The challenge is this: in a survey of physicians, 46 percent reported that they frequently or sometimes feel unsure of what to say to patients on this topic, and 29 percent report having had no formal training specifically on talking with patients and their families about end-of-life care. With about 72 million Americans reaching the age of 65 by 2030, that is a lot of very expensive and painful uncertainty for patients/consumers/human beings who want to die comfortably and with dignity.
By the way, in case you are wondering what people are dying from, see the chart below. I'm not going to get into the 3rd category here as I will save it for a future blog; let me just say I would be pretty pissed off if, while dying of a hospital-caused medical error, I got a bunch of medical treatment forced on me that I didn't want when I could be home in my bed, surrounded by my vast collection of shoes.
So what are we doing about this challenge as a nation? With the floodgates open on this topic, venture-capital firms and angel investors are now backing companies that are providing products and services to improve the end of life process in a way they never have before. Perhaps they are just relieved to be diverted from dying valuations to dying people, but investors are finding that death offers that big market we are always talking about. Companies like Vynca, CoPatient, and Aspire Health, among others, are all focused on changing a bitter end to a better end.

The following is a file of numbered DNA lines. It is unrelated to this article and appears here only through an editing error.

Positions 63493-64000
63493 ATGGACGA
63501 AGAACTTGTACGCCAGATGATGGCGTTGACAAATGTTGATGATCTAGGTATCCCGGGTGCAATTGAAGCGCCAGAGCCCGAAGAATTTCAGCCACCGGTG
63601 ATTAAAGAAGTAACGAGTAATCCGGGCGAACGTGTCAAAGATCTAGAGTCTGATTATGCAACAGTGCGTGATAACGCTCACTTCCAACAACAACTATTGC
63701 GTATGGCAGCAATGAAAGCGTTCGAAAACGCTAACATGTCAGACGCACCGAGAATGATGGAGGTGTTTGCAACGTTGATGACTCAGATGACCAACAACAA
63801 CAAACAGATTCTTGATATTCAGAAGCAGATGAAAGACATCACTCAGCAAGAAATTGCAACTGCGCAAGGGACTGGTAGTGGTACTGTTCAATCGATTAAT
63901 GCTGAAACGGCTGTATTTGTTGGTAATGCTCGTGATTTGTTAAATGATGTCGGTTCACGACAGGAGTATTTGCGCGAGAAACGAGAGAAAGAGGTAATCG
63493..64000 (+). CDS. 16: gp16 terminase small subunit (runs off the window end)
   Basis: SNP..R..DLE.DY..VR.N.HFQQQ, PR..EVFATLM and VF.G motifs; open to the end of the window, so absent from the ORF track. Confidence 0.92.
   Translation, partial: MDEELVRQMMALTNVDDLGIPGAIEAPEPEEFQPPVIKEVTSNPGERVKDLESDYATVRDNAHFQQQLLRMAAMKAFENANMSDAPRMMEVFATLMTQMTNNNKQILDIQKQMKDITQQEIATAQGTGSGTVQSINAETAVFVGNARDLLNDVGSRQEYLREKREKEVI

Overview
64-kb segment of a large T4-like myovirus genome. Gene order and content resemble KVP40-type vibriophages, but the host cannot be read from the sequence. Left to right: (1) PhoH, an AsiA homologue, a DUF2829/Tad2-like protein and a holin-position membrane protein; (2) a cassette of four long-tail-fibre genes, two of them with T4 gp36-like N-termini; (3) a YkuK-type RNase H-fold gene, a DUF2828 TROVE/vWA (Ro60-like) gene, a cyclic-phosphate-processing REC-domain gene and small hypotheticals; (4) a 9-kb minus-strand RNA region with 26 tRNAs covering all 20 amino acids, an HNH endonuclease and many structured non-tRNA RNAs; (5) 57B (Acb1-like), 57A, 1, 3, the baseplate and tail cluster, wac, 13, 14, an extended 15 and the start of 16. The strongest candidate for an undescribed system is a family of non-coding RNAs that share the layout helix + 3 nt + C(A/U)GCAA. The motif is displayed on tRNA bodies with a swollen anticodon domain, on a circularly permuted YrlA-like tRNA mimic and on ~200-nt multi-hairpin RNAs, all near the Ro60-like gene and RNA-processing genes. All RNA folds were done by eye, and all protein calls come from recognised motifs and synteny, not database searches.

And now, with Palin safely tucked away, some of the nation's biggest thinkers are getting in on the action. In just the last two weeks I have seen significant innovation challenges launched by IDEO and Sutter and another by the Aspen Institute. Each of these is seeking better methods, products, and approaches to easing end of life. The IDEO/Sutter challenge has this headline: "Let's re-imagine how we prepare for, share and live through the final chapter." Both of these challenges close on June 1, 2016, so if you have something to add to the conversation, get cracking before time runs out, so to speak.